In conclusion the report included the following findings: "In the course of the last 15 years Turkey has made impressive progress in the reform of its criminal justice system. This progress is particularly visible in the fight against torture (which, as far as the Working Group’s mandate is concerned, is the fight against intimidation of persons in detention and against extorted confessions)…
The Working Group notes, however, a great reluctance on the part of the authorities to fully extend the beneficial effects of the reforms to persons accused of terrorism, which - due to the overly broad definition of terrorist offences - affects thousands of individuals, many of whom have non-violently challenged the constitutional order of Turkey."
In a report of 1 April 2007 Amnesty International expressed its concern in Europe and Central Asia. Relating to torture in Turkey the report said, "Although overall there has been a general decrease in the number of reports of cases of torture or other ill-treatment in the past two years, some disturbing patterns continued to blight Turkey’s record. These included the persisting problem of reported abductions, during which individuals are subjected to verbal threats, intimidation, beating and assault in unofficial detention situations. Reports of the torture or ill-treatment in police custody of those suspected of ordinary crimes continued."
In the report on "The Entrenched Culture of Impunity must end" (released on 5 July 2007) the organization said, "Although there has been a reduction in the incidence of torture and ill-treatment in police custody, and safeguards to protect suspects against ill-treatment have increased, Amnesty International still continues to receive such allegations. Moreover, allegations of torture and ill-treatment during unofficial detention, during demonstrations, in prisons and during prisoner transfer persist. Trials where statements allegedly extracted under torture provide a central part of the evidence continue, with courts ignoring torture allegations and refusing to rule the evidence inadmissible."
On 19 July 2007 Human Rights Watch spelled put concerns in the wake of the general elections in Turkey. It stated inter alias: "Ill-treatment of detainees at the time of arrest and outside official places of detention remains a worrying and widely reported practice, however, especially for those apprehended on suspicion of committing ordinary crimes such as theft.
On June 2, 2007, a new law amending the Law on the Powers and Duties of the Police (Law no. 5681) was rushed through parliament. Among other provisions, the law greatly increases the authority of the police to stop and search individuals whom they suspect of committing crimes. While it is too early to evaluate the effect of the new law, these wide-ranging new stop and search powers raise concern because there is no mechanism for monitoring their application or preventing their abuse."
It may have been too early for Human Rights Watch "to evaluate the effects", but it is the only report of an international institution that has "sensed" the danger of yet another drawback to the reforms in Turkey. Rather than the particular elements of an increased power given to the security forces the "message" is important. In this sense it does not mean much, if the Turkish authorities assure the UN Special Rapporteur on Torture that in the period 2005 and 2006 a total of 56,000 law enforcement official received training in particular on the "right to access to a lawyer" and 175,000 leaflets were printed on the "rights during apprehension" (given that the information quoted in paragraph 610 of the aforementioned report is correct). The important message of the amendments to the Law to Fight Terrorism (of June 2006) to the security forces was "we understand your problems with the terrorists" and the message of the government passing Law 5681 in June 20007 was "we understand your problems resulting from the reforms of the code on criminal procedures".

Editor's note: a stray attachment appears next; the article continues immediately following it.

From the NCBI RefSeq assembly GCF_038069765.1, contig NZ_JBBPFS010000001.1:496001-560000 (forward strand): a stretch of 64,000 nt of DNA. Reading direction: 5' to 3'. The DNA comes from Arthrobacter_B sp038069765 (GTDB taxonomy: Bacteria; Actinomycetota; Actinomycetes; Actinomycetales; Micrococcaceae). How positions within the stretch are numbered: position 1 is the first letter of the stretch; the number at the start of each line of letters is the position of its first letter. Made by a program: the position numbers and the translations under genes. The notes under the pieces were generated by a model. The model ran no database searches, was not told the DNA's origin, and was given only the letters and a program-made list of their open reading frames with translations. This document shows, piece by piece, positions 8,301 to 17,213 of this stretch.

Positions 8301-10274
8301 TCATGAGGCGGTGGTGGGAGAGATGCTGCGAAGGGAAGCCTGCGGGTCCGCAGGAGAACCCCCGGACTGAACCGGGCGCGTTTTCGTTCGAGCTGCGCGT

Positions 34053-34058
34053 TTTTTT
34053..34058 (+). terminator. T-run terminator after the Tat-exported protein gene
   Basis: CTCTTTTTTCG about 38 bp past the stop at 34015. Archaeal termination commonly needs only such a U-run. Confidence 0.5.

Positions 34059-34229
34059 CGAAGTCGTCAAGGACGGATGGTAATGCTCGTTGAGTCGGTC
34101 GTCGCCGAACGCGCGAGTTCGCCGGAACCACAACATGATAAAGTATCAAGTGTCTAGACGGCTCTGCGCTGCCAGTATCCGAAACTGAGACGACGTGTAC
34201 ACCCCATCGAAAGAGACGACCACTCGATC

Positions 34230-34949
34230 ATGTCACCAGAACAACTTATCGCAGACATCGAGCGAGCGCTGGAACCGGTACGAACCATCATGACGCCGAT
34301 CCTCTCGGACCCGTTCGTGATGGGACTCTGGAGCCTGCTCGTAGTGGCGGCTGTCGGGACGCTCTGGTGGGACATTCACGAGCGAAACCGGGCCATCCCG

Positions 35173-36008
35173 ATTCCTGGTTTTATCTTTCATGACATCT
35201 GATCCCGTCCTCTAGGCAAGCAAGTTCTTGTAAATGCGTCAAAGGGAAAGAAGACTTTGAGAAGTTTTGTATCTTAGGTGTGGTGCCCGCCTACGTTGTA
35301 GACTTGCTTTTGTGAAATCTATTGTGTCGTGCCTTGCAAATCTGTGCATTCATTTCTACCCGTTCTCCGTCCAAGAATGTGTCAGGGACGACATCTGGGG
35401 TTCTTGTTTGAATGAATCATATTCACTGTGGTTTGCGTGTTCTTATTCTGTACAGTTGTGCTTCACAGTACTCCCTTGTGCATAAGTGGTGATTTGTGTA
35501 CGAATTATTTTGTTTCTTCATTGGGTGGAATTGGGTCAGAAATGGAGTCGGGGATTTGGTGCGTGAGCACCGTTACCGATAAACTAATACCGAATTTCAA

Although the new penal code allows to order pre-trial detention for people suspected of having violated Articles 94 and 95 TPC (according to Article 100/3 of the code of criminal proceedings of 1 June 2005) not a single case has been reported in the Turkish media. While the old penal code included the possibility to order suspension of duty (in addition to a sentence delivered for the crime of torture) the new penal code does not include such a provision. Certainly, civil servants could be suspended from duty as a disciplinary punishment, but again no such case was reported since June 2005.
Therefore, it must be suspected that the increased sentences for torture are not really a deterrent. In this connection, too, it should be noted that no case of a penalty for torture after 1 June 2005 reached the public.4 The clear message of this ongoing policy of impunity for the security forces is that they can turn back to their "old routine" and will go unpunished (if not, as it was in the past, be awarded for it).
Before drawing further conclusions, we should look at recent reports of national organizations of civil society, in particular human rights organizations. They are much closer to the current reality in Turkey than international bodies that have a high degree of bureaucracy and follow certain diplomatic rules. For the first six months of 2007 the Human Rights Association (HRA) counted 384 cases of torture and ill-treatment in the country, 51 of them in the prisons.